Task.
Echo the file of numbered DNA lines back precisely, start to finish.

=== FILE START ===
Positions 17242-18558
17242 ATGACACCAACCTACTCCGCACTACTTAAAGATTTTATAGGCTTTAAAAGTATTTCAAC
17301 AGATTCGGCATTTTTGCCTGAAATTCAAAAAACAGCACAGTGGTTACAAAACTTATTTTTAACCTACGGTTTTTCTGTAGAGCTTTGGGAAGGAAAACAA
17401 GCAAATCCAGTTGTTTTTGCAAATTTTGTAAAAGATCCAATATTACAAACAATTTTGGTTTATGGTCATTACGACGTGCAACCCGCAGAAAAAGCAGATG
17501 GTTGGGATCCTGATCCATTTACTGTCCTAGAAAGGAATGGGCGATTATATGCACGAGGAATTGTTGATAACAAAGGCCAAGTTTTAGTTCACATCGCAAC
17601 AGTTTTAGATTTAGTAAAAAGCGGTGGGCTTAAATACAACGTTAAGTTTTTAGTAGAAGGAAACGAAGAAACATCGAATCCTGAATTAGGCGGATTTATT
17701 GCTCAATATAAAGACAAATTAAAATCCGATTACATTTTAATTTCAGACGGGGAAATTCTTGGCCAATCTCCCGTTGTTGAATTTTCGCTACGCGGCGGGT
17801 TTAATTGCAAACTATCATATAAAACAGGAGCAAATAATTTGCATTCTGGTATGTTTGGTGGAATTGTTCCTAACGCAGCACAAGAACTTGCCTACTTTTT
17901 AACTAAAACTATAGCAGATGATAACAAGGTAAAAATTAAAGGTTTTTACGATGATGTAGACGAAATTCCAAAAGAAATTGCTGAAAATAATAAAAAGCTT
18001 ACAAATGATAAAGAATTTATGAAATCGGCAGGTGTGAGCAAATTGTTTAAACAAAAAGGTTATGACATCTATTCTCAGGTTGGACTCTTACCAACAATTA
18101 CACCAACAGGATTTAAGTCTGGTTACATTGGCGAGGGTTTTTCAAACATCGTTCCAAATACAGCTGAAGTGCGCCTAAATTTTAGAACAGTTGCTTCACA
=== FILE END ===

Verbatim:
Positions 17242-18558
17242 ATGACACCAACCTACTCCGCACTACTTAAAGATTTTATAGGCTTTAAAAGTATTTCAAC
17301 AGATTCGGCATTTTTGCCTGAAATTCAAAAAACAGCACAGTGGTTACAAAACTTATTTTTAACCTACGGTTTTTCTGTAGAGCTTTGGGAAGGAAAACAA
17401 GCAAATCCAGTTGTTTTTGCAAATTTTGTAAAAGATCCAATATTACAAACAATTTTGGTTTATGGTCATTACGACGTGCAACCCGCAGAAAAAGCAGATG
17501 GTTGGGATCCTGATCCATTTACTGTCCTAGAAAGGAATGGGCGATTATATGCACGAGGAATTGTTGATAACAAAGGCCAAGTTTTAGTTCACATCGCAAC
17601 AGTTTTAGATTTAGTAAAAAGCGGTGGGCTTAAATACAACGTTAAGTTTTTAGTAGAAGGAAACGAAGAAACATCGAATCCTGAATTAGGCGGATTTATT
17701 GCTCAATATAAAGACAAATTAAAATCCGATTACATTTTAATTTCAGACGGGGAAATTCTTGGCCAATCTCCCGTTGTTGAATTTTCGCTACGCGGCGGGT
17801 TTAATTGCAAACTATCATATAAAACAGGAGCAAATAATTTGCATTCTGGTATGTTTGGTGGAATTGTTCCTAACGCAGCACAAGAACTTGCCTACTTTTT
17901 AACTAAAACTATAGCAGATGATAACAAGGTAAAAATTAAAGGTTTTTACGATGATGTAGACGAAATTCCAAAAGAAATTGCTGAAAATAATAAAAAGCTT
18001 ACAAATGATAAAGAATTTATGAAATCGGCAGGTGTGAGCAAATTGTTTAAACAAAAAGGTTATGACATCTATTCTCAGGTTGGACTCTTACCAACAATTA
18101 CACCAACAGGATTTAAGTCTGGTTACATTGGCGAGGGTTTTTCAAACATCGTTCCAAATACAGCTGAAGTGCGCCTAAATTTTAGAACAGTTGCTTCACA